This dogma was challenged when the NIH team in Bethesda showed that the GR could also act as a tetramer (four GR molecules connected together, perhaps a dimer of dimers) and have physiological activity, whereas the monomeric form of the receptor did not regulate any function.

However, the information that was known about the structure of the GR could not explain how the receptor forms these tetramers at the cellular level. “Our work analyses the oligomerisation potential of GR-LBD and shows how this receptor can form up to 20 different dimers. The results suggest that some of these dimers can associate to form functional tetramers when the receptor binds to DNA”, says Eva Estébanez, from the Department of Biochemistry and Molecular Biomedicine of the Faculty of Biology.

The study also identified non-functional hexameric forms of GR mutants that have been described in patients who do not respond to corticosteroids (Chrousos syndrome or glucocorticoid resistance syndrome). “Therefore, our study associates for the first time the formation of non-functional oligomers of GR (or of any other nuclear receptor) to a rare human endocrinological disease of glucocorticoid resistance”, says Estébanez.

An unknown structural plasticity in other nuclear receptors

To obtain the results, the team has applied a wide range of techniques, from X-ray crystallography with synchrotron radiation (ALBA-CELLS) to the method known as Number and Brightness, a leading microscopy technique that allows visualisation of the oligomerisation state of RBCs in living cells.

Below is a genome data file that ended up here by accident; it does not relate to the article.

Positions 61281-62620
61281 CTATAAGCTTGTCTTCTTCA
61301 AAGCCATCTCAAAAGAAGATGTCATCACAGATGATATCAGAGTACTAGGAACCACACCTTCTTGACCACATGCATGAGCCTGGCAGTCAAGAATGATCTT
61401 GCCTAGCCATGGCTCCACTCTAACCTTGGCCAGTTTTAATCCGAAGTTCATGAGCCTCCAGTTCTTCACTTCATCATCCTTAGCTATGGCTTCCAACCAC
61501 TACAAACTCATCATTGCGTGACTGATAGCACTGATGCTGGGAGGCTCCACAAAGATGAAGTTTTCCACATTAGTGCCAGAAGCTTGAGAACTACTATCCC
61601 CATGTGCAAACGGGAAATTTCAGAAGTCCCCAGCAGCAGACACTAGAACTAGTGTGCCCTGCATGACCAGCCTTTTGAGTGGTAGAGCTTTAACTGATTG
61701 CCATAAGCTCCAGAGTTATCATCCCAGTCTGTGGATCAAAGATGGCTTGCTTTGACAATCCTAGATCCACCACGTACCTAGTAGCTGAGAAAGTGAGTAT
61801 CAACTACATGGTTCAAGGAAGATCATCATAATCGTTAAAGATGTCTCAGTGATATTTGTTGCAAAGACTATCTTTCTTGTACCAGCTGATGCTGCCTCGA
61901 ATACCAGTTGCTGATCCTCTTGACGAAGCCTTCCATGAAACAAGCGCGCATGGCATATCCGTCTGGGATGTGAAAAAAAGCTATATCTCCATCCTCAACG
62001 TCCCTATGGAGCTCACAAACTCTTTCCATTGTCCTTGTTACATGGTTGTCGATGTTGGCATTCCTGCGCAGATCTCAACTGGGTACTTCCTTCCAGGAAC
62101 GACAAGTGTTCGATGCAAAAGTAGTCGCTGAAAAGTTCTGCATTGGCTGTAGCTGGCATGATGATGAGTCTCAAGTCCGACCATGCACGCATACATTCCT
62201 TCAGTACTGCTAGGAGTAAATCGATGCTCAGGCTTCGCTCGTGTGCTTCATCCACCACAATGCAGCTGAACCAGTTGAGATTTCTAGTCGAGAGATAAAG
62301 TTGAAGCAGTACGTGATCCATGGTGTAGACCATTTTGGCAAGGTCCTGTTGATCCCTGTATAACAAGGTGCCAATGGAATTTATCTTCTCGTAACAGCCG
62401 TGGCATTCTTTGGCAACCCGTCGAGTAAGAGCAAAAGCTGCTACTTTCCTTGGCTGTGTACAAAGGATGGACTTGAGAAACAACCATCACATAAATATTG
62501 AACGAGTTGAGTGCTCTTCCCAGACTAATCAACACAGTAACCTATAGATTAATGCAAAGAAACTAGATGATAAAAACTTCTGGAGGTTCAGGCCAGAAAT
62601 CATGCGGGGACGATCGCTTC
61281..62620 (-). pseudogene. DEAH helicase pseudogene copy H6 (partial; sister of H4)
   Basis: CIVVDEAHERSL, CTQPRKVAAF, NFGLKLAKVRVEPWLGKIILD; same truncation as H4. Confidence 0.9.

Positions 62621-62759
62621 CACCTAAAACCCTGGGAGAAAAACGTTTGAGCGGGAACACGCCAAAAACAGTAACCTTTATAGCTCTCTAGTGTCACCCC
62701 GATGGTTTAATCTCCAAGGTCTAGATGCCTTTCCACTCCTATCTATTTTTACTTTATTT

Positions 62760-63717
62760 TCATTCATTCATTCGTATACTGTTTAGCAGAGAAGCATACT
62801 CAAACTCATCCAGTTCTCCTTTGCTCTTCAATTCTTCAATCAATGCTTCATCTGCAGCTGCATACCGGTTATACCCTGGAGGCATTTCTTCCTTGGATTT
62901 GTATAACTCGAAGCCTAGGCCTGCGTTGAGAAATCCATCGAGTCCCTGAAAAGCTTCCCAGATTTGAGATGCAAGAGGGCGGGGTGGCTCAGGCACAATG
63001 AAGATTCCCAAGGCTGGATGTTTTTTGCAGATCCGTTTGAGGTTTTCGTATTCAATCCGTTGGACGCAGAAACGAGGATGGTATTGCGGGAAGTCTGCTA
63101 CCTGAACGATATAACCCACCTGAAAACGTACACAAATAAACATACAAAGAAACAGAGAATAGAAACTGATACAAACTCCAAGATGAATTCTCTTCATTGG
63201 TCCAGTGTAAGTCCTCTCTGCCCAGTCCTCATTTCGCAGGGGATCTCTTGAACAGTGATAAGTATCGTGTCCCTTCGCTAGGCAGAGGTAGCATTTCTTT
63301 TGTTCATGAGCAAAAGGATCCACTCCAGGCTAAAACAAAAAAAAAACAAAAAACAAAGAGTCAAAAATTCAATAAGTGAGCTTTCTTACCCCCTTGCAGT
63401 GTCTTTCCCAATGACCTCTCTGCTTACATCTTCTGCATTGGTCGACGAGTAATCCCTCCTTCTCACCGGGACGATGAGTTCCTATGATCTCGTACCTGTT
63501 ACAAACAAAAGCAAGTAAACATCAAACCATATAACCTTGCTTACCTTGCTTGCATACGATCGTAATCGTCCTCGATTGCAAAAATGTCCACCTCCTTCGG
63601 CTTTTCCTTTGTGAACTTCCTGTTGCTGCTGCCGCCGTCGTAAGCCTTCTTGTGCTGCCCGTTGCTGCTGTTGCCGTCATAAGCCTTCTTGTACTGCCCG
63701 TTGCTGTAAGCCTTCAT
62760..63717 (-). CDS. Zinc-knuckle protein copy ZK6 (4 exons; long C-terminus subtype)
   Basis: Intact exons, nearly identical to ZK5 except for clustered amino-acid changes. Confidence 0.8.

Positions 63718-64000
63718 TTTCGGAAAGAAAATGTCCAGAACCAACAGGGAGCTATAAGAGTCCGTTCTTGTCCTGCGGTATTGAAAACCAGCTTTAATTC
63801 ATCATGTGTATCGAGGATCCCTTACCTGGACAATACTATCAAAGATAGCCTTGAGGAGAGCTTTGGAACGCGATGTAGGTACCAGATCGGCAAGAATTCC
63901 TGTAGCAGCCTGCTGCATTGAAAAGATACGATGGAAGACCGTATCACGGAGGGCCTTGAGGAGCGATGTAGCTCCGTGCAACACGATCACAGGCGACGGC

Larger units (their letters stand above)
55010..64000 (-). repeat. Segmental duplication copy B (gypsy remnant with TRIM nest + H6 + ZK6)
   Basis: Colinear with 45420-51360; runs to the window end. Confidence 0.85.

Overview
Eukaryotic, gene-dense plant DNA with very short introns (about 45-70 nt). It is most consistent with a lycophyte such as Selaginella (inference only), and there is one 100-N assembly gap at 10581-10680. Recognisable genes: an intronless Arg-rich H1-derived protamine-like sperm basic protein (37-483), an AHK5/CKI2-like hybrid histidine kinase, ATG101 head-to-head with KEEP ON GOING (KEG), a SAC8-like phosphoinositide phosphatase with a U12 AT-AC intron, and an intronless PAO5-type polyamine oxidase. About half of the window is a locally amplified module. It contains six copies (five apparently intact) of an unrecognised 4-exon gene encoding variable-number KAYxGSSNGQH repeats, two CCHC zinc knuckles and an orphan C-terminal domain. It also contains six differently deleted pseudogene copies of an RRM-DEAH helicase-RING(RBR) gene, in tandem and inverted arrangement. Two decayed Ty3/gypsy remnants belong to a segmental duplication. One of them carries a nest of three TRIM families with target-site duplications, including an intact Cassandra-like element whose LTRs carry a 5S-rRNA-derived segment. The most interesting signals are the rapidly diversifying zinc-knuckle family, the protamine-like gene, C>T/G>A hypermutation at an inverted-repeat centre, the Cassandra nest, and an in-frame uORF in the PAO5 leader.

The study has allowed the researchers to explain, from a structural point of view, how GR dimers and tetramers can be formed, and how the ligand-binding domain is key to these multiple conformations. The analysis of all the structural data available for the GR —together with the new structures solved by the UB-IBUB group— has allowed them to determine a structural plasticity never seen before in other nuclear receptors.

“This versatility allows the RBC to form dimers with different conformations that can be modulated, to a certain extent, depending on the type of ligand that binds to the receptor, and this would explain the ability of the RBC to form tetramers”, says researcher Alba Jiménez.

“Our results reinforce the data showing the formation of active tetramers when the receptor binds to DNA and consolidate the hypothesis that the mechanism of action of the GR in the regulation of transcription is much more complex and versatile”, says expert Andrea Alegre.

This multidisciplinary approach has made it possible to transfer the results from observations derived from protein structure to processes occurring at the cellular level, a scientific progress with implications of interest in human physiology and the fight against certain diseases.